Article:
In the near future, given any luck, my group will be releasing an tool (open-source, we hope) for code storage which will, eventually, let you do things like the old VA Java repository, but without locking you in. You'll still be able to use source files, without the old VAJ import/export hell. Info at our website [].

    • it uses cvs, and does quite a good job at it.

      There are some catches -- your cvs module must be a top-level directory.

      We've simulated that by making symlinks in the cvs repository.
  • IBM: OUR 800 pound gorilla.

    Remember IBM used to be evil the way Micro$oft is today? How did they pull their heads out?
    • They're still supporting the SSSCA []
    • IBM became cool in the early '90s when they were working with Apple. The media reports were focusing on the defunct "Pink" OS project, but really, it was a Subgenius technology trade. IBM gave Apple the PowerPC, and Apple gave IBM their Slack.
    • Imagine my suprise when I came across this in IBM's most recent Annual Report; "Why I believe Linux will fundementally change the Information Technology industry." []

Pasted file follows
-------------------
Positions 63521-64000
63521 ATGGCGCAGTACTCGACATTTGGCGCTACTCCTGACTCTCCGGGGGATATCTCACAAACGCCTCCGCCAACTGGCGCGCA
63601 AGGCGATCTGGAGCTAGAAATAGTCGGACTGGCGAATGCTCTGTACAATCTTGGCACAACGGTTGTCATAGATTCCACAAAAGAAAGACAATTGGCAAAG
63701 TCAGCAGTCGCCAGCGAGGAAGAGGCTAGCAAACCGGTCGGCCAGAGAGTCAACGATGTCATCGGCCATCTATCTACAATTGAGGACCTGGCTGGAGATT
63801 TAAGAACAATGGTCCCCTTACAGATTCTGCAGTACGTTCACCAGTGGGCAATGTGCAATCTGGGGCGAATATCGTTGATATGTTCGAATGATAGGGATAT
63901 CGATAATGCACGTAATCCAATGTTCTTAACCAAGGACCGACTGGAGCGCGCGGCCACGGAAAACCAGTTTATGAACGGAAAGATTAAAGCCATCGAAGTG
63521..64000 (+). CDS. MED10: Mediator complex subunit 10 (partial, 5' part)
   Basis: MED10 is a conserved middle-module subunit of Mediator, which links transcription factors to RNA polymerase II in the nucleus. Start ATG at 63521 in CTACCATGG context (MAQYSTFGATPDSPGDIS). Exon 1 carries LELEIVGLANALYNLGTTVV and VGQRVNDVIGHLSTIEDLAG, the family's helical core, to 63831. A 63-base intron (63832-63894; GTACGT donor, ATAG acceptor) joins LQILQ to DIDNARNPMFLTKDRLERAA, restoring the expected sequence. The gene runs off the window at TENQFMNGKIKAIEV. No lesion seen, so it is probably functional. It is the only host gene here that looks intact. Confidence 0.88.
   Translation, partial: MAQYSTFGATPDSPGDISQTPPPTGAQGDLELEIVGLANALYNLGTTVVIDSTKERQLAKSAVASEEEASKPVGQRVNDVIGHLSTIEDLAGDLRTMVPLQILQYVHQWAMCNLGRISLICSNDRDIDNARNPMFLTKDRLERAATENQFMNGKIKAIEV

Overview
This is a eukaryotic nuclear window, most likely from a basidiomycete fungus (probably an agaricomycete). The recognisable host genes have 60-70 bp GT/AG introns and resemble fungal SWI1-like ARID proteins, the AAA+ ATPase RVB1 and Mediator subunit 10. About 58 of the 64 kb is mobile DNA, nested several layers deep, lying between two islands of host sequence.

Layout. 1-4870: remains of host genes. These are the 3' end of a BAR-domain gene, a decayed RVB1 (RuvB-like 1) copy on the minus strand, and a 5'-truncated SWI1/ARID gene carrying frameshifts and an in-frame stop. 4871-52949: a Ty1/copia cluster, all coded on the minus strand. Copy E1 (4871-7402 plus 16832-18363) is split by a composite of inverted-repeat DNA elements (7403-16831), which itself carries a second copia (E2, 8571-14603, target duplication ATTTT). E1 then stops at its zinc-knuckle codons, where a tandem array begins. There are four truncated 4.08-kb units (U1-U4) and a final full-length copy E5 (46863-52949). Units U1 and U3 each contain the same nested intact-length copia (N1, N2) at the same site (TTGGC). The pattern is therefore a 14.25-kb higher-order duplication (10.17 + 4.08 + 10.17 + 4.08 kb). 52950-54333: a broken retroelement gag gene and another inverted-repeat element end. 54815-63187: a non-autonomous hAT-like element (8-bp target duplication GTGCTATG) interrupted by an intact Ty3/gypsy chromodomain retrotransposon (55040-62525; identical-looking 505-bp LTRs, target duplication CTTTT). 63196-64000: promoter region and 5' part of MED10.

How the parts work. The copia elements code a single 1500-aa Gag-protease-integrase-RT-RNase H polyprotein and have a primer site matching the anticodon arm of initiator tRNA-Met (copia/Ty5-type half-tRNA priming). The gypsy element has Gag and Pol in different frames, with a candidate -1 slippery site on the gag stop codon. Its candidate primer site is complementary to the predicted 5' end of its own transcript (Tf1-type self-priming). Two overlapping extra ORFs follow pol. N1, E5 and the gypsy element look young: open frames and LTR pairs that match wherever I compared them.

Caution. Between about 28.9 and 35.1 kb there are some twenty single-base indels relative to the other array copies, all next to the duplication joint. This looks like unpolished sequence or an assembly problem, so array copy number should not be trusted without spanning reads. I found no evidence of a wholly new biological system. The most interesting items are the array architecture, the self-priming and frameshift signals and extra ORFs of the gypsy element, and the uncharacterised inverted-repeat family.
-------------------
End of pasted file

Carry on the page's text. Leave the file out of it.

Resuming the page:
Annual Reports are like newsletters to current and potential insvestors in the company's stock. The highlights:

      IBM is a Founding Member and contributor to the Open Source Development Lab.

      Over the next three years, IBM will invest more than $300 Million to develop Linux consulting, implementation and support services.

      IBM is going to invest $1 billion in Linux, and dedicated 1,500 programmers to enable every IBM hardware and software product for Linux.

      IBM, like almost no other company I can think of, has the resources to weather this slump in the high tech sector. It's continued support of Open Source and Linux in bad times as well as the good is encouraging. Red Hat, SuSe, Caldera, and every other distro combined doesn't even come close to the resources that IBM is bringing to the table! In fact they ALL could go belly up and as long as Big Blue is still on board, Linux has a bright future.

      If "money talks", one-billion-three-hundered-million dollars says volumes, and while "talk is cheap," IBM appears to be putting it's money where it's mouth is. I hope they don't blow it!

  • by hexix ( 9514 ) on Monday November 05, 2001 @12:14PM (#2522737) Homepage